[Date Prev][Date Next][Thread Prev][Thread Next][Date Index][Thread Index]


   > I prefer time-comparison names without terminal question marks.
   > I think these
   >   (time= t1 t2) 
   >   (time< t1 t2)
   > are clearer than these
   >   (time=? t1 t2)
   >   (time<? t1 t2)
   > The terminal ? is redundant, hence unnecessary clutter.

   But so is string=?, char=?, etc.  Here I prefer consistency with RnRS
   than independent elegance because you don't have to constantly wonder
   if you should add the question mark or not. (But I agree that dropping
   the ? is more elegant.)

Yes, you have a point. But let us move forward -- I'd like to lobby
for starting a *new* convention. No irritating terminal ?'s on comparison
functions -- <=, <, =, >, >= predicates.

   > You may wish to look at the scsh time spec, at the above URL. It has some
   > flaws, due to its close binding to the Posix API, but also has some
   > nice features. There are two time representations -- time (seconds), and
   > date (broken-out time -- y/m/d/h/m/s etc.) The API is quite simple:
   >      (date)         -> the current date (a struct)
   >      (date tm [tz]) -> the date for time TM in timezone TZ
   >      (time)         -> the current time (an integer)
   >      (time dt)      -> the time for date DT

   Except for the names (I would prefer (current-date) and
   (current-time)) and that time is represented concretely by an integer,
   I like this approach.  To me a "time" object is an absolute point on
   the time line, and is independent of time zones, etc (and also
   independent of relativity but that's another topic...).  


   A "date" object is really a representation of time that depends on local
   context (the time zone, daylight-savings time, etc). 


However, if you use the names CURRENT-DATE & CURRENT-TIME, you can't make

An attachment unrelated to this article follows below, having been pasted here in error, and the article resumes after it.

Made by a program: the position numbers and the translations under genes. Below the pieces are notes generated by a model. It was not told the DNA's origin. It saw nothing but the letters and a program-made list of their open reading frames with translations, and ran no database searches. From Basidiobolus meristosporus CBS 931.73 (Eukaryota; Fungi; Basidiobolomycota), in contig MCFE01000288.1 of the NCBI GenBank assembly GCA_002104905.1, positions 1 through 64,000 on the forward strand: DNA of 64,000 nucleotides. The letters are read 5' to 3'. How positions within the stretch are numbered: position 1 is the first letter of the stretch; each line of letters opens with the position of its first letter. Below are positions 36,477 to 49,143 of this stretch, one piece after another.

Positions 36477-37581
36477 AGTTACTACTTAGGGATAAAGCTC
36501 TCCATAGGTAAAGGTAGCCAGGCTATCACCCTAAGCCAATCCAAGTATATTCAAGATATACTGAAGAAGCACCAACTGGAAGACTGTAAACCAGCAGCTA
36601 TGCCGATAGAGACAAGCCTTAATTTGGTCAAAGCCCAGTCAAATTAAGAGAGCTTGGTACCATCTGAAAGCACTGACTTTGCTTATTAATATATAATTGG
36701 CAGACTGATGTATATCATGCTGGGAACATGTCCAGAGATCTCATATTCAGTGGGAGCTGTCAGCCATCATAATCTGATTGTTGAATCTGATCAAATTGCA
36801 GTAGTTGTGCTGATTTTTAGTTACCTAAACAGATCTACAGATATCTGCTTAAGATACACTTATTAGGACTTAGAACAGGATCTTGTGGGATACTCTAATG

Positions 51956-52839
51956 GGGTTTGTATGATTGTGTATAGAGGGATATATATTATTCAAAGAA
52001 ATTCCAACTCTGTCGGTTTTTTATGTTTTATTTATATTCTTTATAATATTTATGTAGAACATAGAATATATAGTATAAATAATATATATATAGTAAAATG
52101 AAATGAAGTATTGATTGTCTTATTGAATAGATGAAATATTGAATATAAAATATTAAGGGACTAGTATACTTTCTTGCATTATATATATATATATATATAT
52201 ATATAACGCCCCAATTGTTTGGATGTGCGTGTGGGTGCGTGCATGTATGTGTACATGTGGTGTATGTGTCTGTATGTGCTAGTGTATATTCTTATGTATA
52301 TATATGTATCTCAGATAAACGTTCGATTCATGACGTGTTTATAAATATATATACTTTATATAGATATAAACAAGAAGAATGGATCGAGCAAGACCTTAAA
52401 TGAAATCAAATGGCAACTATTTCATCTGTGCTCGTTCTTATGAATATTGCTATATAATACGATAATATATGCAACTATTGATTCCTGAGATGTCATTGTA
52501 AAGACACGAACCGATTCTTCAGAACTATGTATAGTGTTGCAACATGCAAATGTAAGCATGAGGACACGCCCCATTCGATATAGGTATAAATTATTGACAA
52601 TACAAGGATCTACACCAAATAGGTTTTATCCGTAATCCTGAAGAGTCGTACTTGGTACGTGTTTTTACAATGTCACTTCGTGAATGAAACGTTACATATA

each function work as both the current-time fetcher and converter with
optional arguments, as I did. I think using DATE & TIME makes for a very
small, simple interface. You simply use the name corresponding to the kind
of thing you want; if you are doing a conversion, then you give the parameter.
End of story.

Making time a distinct datatype, instead a number, has plusses & minusses.
I have mixed feelings.
  - Plusses
    Increased error detection
    Can represent time as pair of ints -- second & subsecond precision.
       ...which allows hiding leap seconds in the subsecond part, a la
       Kuhn's proposal.

  - Minusses
    Cannot use arithmetic ops to do time calculations -- very annoying
    Must cons to generate a time; not low overhead.

The second minus -- that you must allocate storage to get a time stamp -- is
not *so* important, because you can always have an alternate, purpose-designed
low-overhead interface, of the TIME+TICKS variety, which can return what
Markus Kuhn calls "process" time.

However, I'm not so comfortable with the first minus. Is there to be some
form of conversion between time & seconds?

I suggest there are enough open issues to warrant extending the discussion
period of this SRFI. Time is tricky.